Following the Mets’ trade of Francisco Rodriguez to the Brewers, most everyone believes Carlos Beltran is the next shoe to drop. However, the six-time All-Star won’t be going to the Yankees, sources tell ESPN.com’s Buster Olney.
Olney reports that the Yankees aren’t interested in Beltran, who has hit .285/.377/.503 in 89 games this season.
If the Yankees were to pick up someone like Beltran, it’d mean sitting either Nick Swisher or Jorge Posada against right-handers, and while Beltran may well be an upgrade in that situation, he doesn’t really qualify as a need.
It’s pretty much a given that Beltran is a goner. Since the Mets are prevented from offering him arbitration as a free agent, they don’t even have the incentive of keeping him in the hopes of getting a couple of draft picks in return. Speculation will likely continue to center on the Giants, but Olney thinks the Tigers could land him because of their ability to take on salary.
The Mets and Braves are playing today and it’s not a great day for the Mets in the injury department.
First they scratched Noah Syndergaard with a “tired arm.” Now they’ve lost Yoenis Cespedes, who pulled up limping at second base following a double in the bottom of the fourth:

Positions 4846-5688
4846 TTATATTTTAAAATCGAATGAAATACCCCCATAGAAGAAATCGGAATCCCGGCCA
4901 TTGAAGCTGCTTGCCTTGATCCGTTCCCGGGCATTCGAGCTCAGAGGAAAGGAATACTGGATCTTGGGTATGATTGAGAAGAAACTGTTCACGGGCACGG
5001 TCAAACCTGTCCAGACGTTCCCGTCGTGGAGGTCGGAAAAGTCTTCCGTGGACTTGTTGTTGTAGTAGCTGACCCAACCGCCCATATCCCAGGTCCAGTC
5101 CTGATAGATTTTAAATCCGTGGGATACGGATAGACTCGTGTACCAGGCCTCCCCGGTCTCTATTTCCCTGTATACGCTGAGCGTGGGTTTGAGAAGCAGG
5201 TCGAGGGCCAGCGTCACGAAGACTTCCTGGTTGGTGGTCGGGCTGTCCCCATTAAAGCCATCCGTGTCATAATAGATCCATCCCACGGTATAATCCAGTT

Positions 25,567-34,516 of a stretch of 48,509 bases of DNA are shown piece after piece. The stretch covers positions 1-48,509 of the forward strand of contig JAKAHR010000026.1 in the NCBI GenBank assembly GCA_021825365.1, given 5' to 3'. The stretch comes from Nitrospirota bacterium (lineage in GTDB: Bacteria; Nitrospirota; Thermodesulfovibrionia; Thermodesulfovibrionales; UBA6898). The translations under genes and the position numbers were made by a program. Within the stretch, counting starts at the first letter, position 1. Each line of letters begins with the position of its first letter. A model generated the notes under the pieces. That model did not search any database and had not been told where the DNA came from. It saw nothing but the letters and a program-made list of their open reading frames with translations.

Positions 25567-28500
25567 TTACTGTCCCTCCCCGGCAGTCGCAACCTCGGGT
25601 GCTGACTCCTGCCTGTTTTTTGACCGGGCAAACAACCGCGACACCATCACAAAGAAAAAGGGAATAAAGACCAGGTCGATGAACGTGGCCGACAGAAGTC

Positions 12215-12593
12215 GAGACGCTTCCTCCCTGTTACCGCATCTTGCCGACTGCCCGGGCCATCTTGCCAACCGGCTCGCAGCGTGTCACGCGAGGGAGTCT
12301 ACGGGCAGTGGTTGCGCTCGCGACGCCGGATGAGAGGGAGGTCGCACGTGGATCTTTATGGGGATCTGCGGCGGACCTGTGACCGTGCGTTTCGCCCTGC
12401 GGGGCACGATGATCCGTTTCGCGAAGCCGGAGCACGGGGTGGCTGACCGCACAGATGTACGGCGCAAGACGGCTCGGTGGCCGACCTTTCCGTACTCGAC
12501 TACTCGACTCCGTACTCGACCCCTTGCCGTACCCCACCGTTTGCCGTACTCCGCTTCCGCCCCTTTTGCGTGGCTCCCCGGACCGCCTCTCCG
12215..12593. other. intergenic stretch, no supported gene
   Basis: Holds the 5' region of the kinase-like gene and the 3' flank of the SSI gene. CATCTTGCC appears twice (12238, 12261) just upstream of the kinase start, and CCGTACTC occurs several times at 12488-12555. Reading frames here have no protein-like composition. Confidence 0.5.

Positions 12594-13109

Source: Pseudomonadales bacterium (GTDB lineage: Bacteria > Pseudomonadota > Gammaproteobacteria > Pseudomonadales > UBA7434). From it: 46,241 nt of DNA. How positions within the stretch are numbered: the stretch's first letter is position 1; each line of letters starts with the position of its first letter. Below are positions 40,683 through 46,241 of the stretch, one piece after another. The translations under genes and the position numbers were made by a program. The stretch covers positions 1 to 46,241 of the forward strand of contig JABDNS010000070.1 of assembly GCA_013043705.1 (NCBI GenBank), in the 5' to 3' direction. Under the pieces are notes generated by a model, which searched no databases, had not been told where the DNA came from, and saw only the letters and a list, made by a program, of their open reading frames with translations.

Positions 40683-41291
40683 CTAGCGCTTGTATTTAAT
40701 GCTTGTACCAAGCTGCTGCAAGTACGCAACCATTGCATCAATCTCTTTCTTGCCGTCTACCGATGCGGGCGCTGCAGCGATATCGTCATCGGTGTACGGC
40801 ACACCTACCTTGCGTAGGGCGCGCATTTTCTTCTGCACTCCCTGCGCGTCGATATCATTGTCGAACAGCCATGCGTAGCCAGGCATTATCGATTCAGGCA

The team has announced that he has pulled his left hamstring.
Cespedes, of course, missed three games over the weekend due to hamstring issues. That was merely tightness, however, and following an off day and a rainout, Cespedes played last night without incident. But it now looks as though he’s going to miss some serious time.
For all of the headlines about Derek Jeter and Jeb Bush buying the Miami Marlins, this is looking like anything but a done deal. First is the small matter of the billion and a half bucks Jeter and Jeb need to put together. Then there’s the matter of there being another . . . mystery bidder!
That according to commissioner Rob Manfred who says two groups are still bidding to buy the Marlins. He said this morning at the groundbreaking for the Jackie Robinson Museum, adding “There is no agreement in place. We’re working with more than one group . . . there is not a signed document on any topic.”
Despite this, Manfred said that “the timeline is relatively short; it would be measured in days, not months.” So someone is likely to find that billion and a half bucks soon, I reckon.